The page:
Evolution vs. Intelligent Design Essay

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The Evolution of the Creation Controversy in Twentieth Century America "The fact of evolution is the backbone of biology, and biology is thus in the peculiar position of being a science founded on an improved theory, is it then a science or faith?" Charles Darwin "The empirical detectability of intelligent causes renders intelligent design a fully scientific theory." William Dembski Introduction Questions on the origin of life and of the universe must have permeated human thought since the very beginning of the thought process itself. Philosophers, natural scientists, and theologians have long historical records of dealing with the explanations of mankind's origin, function, purpose, and ultimate destiny1. In a seemingly…show more content…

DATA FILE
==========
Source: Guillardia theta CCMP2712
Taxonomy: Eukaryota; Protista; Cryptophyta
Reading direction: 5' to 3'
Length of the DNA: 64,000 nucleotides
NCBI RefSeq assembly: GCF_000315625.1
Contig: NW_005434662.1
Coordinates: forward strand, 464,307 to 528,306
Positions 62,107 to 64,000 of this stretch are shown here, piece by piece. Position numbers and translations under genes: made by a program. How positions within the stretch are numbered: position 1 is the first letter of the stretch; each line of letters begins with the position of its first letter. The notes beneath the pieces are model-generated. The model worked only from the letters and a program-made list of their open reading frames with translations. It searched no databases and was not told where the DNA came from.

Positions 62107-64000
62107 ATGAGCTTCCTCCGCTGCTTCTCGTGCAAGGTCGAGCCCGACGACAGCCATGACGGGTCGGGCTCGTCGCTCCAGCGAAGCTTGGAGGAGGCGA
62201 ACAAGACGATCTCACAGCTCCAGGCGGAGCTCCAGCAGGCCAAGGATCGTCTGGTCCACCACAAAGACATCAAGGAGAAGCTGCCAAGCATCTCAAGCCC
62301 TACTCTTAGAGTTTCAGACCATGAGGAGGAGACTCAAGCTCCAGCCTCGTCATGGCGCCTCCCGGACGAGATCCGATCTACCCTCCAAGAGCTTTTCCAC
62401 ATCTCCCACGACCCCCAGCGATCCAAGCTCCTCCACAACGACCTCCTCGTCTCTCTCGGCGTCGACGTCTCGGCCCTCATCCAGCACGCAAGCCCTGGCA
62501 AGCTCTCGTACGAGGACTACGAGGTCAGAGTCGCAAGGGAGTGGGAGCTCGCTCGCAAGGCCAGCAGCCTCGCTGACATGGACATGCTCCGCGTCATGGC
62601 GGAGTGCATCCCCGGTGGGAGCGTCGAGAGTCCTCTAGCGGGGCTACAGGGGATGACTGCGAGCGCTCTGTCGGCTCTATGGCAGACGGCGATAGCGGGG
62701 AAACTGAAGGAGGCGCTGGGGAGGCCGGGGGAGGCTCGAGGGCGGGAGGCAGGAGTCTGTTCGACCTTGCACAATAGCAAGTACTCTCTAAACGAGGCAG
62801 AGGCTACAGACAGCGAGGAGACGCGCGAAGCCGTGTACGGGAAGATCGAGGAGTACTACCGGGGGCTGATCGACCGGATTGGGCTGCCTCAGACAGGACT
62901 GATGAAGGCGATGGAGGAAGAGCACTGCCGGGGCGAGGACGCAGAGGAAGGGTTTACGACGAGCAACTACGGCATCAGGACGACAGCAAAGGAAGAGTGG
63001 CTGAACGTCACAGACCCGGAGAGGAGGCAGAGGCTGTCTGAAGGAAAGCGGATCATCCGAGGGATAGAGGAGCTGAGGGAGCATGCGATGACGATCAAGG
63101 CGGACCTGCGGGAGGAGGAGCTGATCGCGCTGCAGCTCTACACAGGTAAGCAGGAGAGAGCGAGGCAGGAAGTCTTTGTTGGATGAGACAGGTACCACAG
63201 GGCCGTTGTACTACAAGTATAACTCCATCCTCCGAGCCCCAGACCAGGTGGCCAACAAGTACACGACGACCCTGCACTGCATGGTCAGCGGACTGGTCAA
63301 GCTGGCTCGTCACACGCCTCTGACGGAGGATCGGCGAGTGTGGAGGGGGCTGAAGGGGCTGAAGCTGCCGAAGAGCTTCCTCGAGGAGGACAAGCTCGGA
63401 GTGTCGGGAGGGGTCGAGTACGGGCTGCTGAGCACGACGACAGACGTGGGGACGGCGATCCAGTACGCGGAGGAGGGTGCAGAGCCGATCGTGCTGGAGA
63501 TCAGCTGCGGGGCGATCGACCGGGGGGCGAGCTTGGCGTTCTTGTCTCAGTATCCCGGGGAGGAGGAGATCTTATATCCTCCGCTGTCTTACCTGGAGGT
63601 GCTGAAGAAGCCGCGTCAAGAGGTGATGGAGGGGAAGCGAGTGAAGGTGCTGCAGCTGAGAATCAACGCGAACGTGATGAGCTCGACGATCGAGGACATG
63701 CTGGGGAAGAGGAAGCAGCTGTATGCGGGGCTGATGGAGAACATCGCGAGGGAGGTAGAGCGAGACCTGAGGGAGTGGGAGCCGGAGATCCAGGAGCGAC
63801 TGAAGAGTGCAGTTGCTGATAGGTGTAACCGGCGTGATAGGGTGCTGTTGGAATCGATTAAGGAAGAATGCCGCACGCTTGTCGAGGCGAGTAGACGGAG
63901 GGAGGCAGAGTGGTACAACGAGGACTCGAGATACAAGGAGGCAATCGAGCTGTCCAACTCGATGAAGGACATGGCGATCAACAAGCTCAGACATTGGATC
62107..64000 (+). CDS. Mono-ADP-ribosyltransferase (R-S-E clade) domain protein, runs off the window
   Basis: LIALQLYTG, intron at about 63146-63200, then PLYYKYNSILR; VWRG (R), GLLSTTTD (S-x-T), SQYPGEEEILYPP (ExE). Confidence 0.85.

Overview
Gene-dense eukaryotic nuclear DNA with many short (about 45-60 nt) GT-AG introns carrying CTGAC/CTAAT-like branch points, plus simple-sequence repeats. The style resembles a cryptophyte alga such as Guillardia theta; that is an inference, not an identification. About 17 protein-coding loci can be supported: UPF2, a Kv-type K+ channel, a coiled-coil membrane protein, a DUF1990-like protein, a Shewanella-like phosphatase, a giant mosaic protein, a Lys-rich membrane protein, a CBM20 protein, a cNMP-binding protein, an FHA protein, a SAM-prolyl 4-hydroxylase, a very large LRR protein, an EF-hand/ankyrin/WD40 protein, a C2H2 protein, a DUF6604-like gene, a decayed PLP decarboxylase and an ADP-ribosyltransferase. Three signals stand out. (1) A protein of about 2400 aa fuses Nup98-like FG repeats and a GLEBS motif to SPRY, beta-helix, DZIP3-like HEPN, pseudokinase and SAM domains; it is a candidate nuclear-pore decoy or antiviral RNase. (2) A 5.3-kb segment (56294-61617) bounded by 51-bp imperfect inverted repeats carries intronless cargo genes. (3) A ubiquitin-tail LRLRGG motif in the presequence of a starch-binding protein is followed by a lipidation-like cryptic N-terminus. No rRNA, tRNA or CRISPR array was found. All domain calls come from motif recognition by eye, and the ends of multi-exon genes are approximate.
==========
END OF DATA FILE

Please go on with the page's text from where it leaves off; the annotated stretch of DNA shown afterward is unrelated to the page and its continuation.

However, scientists began to find evidence that refuted much of the doctrines that the theologians proclaimed to be the history of creation. In 1796, James Hutton, geologist, chemist, and naturalist, proposed a theory stating that geological features were the result of physical causes referring to a continuum of change during all parts of history. In The 1830's, Charles Lyell, considered by many to be the father of modern geology, developed the theory that the earth developed over many ages.7 Darwin introduced an explanation of biological change that excluded the necessity of supernatural intervention and incorporated elements of chance and indeterminacy. Darwin saw evolution as an occurrence of random variation in which a mechanism of heredity transmits similar organic forms and struggles for existence. Natural selection and survival of the fittest were key parts in his theory6. By the turn into the 20th century, both scientists and theologians were increasingly inclined to accept Darwinism as revealing God's purpose and some elaborate theories attempted to reconcile geology and Genesis. Years later, Catholic theologians would reconcile science and religion as two different approaches to reality, distinct in their methods of thought. Both were concerned with the search for an orderly, harmonious universe, but neither excluded the other. By a sort of truce, it was assumed that religion provided a vision of a world beyond nature, while science
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